Canadian courts have long struggled with the tort of unlawful
interference with economic relations. This struggle has generated
significant ambiguity in the case law—even the tort's
name was unsettled. However, on January 31, 2014, the Supreme Court
of Canada released its decision in AI Enterprises Ltd v Bram
Enterprises Ltd, unanimously narrowing the tort's scope of
liability. This decision will bring vital certainty to a
historically vexed area of law.
In this case, a mother and her four sons owned an apartment
building, and all but one son wanted to sell it. The dissenting son
declined to exercise a right of first refusal. Nonetheless, he
thwarted all attempts to sell the property and, ultimately, bought
it for its appraised value, which was nearly $400,000 less than
another potential purchaser had offered. Acting through two
companies, the other family members sought damages for, among other
things, unlawful interference with economic relations.
It is well-established that unlawful interference with economic
relations has two key elements: intent to harm the plaintiff and
the use of unlawful means. The trial judge interpreted the second
element liberally. He found that the dissenting son had acted
without any legal basis or justification, and his actions were thus
unlawful in a broad sense. On appeal, the Court defined
unlawfulness more narrowly, restricting it to conduct amounting to
a civil wrong actionable by a third party, or which would have been
actionable had that third party suffered a loss. However, it
concluded that, although the dissenting son's conduct gave no
third party a right of action, liability to the plaintiffs could be
imposed through a "principled exception" since his
conduct had been akin to an abuse of process. Thus, it upheld the
trial judge's decision.
On further appeal, the Supreme Court of Canada examined the
tort's history and rationale in the context of the wider scheme
of modern tort liability. It found that this context militated for
a narrow interpretation of the unlawful means element. Like the
appellate court below, the Supreme Court held that in order to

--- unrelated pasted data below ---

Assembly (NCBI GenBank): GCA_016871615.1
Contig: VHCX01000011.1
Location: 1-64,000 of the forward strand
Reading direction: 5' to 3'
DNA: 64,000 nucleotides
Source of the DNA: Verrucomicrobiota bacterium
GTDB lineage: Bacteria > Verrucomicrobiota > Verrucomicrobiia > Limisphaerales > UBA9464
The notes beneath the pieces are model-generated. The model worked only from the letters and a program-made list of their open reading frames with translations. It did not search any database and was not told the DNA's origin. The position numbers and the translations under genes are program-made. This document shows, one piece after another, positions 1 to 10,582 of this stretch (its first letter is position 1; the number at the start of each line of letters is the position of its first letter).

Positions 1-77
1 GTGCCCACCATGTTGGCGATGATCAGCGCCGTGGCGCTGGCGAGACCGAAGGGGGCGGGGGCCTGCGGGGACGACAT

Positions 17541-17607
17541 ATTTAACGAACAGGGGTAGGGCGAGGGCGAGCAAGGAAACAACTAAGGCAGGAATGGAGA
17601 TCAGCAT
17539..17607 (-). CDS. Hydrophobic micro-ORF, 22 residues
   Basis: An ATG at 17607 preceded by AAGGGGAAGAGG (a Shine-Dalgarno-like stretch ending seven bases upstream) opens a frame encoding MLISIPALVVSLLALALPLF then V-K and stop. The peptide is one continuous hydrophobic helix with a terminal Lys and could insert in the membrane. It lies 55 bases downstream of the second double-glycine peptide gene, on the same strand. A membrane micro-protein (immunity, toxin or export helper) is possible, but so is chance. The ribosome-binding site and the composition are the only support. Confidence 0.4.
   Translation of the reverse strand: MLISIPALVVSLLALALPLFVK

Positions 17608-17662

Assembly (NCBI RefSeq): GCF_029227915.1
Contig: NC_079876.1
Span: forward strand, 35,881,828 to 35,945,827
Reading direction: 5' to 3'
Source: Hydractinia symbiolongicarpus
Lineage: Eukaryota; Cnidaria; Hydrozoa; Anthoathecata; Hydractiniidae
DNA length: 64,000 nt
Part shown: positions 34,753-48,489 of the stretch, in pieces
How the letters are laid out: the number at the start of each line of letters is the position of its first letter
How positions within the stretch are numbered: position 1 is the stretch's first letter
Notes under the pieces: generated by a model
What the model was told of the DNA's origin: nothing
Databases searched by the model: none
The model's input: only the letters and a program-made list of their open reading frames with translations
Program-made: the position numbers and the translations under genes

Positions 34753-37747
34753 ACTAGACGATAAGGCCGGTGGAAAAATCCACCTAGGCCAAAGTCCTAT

constitute "unlawful means" for this tort, the conduct
complained of must be civilly actionable by a third party, or be
such that the third party could have sued had it suffered
consequential loss. Next, the Supreme Court rejected the dissenting
son's argument that, in recognition of its gap-filling
function, the tort only applies where no other causes of action are
available. It determined that this proposed requirement was
unnecessary to keep the tort within its proper bounds. Finally, the
Supreme Court rejected any so-called principled exceptions. It
found no principles on which such exceptions could be based. It
also expressed concern that recognizing exceptions would simply
confer an unstructured judicial discretion, undercutting its
efforts to give a certain and narrow ambit to the tort.
Applying its newly articulated approach, the Supreme Court found
that the dissenting son's conduct had not been unlawful in the
narrow sense. Since no principled exceptions had been recognized,
it concluded that the dissenting son was not liable for unlawful
interference with economic relations. The Supreme Court accepted,
however, that the dissenting son had breached his fiduciary duties
as a director of the plaintiff companies, and it upheld the trial
judge's award of damages on that basis. The dissenting
son's company was also held liable for knowing assistance in
breach of fiduciary duty and knowing receipt of the proceeds of the
By narrowing the scope of liability to civil wrongs actionable
by third parties, this decision rescues Canadian courts from the
morass of conflicting cases in this area of law. It also avoids, in
the Supreme Court's words, "tortifying" conduct
prohibited by statute for reasons remote from civil liability.
Thus, the decision is a welcome clarification of the tort's
boundaries. It promotes legal certainty and predictability in
commercial affairs. However, it may also simply push the
controversy back one level to the proper definition of
"actionable". In any event, the basic contours of
liability are now clear, and refinements must await further
The content of this article is intended to provide a general
guide to the subject matter. Specialist advice should be sought
about your specific circumstances.
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